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Shooting in the winter (especially when snowing, sleeting or below freezing) can certainly be a challenge.
Here are a few pointers to make your winter shooting that much easier.
Batteries – The number of frames you can take can drop dramatically the colder it gets especially below 30. When you plan on shooting outside for an extended period of time keep one or two spare batteries in a coat or pants pocket that is warm and close to the body. As soon as your low battery indicator flashes stop shooting and rotate a warm battery into the camera.
Rain, Sleet and Snow – Always keep an inexpensive plastic bag in the bottom of your camera bag. If you get caught out in precipitation simply put your entire camera bag inside and make your way back. If you need to shoot in rain, sleet, or snow you can always purchase an Aquapac or any protective rain-sleeve to protect your camera and lens from damage.
Polarizing Filters – Great for reducing glare especially off of snow and glass. Colors always look better when glare is reduced. Don’t stack your filters and remember to remove your polarizer when it gets darker or you move inside. Always remember – a polarizer can cut the amount of light entering the lens in half ( 1 f-stop).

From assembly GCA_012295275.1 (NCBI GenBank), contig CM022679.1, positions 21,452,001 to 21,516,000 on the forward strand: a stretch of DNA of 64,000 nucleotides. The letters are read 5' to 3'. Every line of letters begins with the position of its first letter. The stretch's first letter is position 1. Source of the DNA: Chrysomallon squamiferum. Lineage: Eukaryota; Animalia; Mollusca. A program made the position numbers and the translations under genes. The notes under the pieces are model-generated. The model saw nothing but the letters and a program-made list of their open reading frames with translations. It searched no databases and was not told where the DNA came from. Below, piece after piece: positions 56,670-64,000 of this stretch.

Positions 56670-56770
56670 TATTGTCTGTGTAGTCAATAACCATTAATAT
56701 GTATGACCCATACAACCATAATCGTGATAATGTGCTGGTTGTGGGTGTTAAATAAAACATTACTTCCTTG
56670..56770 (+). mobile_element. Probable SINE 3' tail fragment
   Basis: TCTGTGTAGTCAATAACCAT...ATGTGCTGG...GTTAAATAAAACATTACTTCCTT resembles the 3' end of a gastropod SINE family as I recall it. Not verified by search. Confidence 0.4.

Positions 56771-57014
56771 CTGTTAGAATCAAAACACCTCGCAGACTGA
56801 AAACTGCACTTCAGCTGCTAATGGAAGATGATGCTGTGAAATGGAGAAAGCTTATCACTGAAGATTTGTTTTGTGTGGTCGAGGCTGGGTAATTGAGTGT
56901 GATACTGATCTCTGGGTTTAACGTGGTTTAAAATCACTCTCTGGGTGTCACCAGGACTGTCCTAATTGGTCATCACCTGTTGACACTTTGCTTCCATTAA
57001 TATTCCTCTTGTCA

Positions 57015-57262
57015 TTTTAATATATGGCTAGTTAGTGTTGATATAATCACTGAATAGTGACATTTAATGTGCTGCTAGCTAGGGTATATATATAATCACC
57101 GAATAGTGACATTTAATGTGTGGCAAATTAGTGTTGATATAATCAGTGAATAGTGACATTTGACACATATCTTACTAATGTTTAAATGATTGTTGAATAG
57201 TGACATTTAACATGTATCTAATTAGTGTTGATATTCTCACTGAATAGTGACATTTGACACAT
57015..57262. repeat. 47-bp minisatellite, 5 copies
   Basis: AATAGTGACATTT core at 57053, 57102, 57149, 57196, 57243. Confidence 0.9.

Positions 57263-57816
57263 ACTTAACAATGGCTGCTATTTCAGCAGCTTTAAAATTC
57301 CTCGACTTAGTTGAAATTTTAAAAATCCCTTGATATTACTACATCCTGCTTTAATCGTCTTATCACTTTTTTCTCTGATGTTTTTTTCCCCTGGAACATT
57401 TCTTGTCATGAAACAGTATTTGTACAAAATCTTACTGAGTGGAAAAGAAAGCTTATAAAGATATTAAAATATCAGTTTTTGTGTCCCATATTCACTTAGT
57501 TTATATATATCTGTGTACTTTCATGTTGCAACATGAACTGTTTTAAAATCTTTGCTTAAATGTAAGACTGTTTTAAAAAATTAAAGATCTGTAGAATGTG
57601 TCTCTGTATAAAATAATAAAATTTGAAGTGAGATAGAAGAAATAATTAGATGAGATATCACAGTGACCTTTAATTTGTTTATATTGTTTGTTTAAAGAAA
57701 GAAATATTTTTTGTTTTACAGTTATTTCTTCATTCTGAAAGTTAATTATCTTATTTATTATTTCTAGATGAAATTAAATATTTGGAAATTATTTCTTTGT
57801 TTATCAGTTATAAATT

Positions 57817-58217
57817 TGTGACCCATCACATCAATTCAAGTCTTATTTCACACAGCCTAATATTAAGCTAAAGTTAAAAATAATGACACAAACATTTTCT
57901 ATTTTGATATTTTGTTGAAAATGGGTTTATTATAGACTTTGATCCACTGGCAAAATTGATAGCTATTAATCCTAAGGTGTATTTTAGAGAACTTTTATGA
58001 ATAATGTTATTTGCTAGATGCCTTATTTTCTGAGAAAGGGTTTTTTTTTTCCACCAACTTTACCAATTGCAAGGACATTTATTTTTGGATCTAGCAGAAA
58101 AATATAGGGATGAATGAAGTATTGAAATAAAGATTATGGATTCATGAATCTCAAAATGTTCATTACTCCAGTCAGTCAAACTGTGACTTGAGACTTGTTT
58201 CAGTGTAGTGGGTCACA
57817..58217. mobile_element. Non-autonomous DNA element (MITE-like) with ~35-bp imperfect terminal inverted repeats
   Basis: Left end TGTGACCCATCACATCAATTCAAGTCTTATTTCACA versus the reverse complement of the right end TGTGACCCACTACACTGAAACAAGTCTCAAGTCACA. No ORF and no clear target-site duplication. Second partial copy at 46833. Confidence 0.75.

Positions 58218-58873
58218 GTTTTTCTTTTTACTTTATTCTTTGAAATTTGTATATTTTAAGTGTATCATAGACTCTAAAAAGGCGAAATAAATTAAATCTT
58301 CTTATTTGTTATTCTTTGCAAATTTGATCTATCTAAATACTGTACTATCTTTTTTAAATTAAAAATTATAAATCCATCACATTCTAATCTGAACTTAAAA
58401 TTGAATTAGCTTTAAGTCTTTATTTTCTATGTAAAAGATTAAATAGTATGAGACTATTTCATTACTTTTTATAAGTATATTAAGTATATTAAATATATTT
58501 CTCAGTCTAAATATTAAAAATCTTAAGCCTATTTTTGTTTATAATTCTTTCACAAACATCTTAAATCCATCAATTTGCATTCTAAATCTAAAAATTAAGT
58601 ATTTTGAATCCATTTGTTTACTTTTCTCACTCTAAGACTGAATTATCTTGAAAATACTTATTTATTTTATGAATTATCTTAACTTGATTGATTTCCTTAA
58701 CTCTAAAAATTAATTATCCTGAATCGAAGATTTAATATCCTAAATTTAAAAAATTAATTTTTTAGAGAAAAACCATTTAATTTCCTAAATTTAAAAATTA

Hand Warmers – this years addition to the list comes from outdoor sports enthusiasts. Available at most sporting goods stores and for about $2 can keep your hands warm for 4 – 6 hours. Special versions are available to keep your toes warm as well.
Additional Winter Picture taking resources
Getting snow that’s white not gray – read this helpful how-to – How to get white snow – Winter shooting tips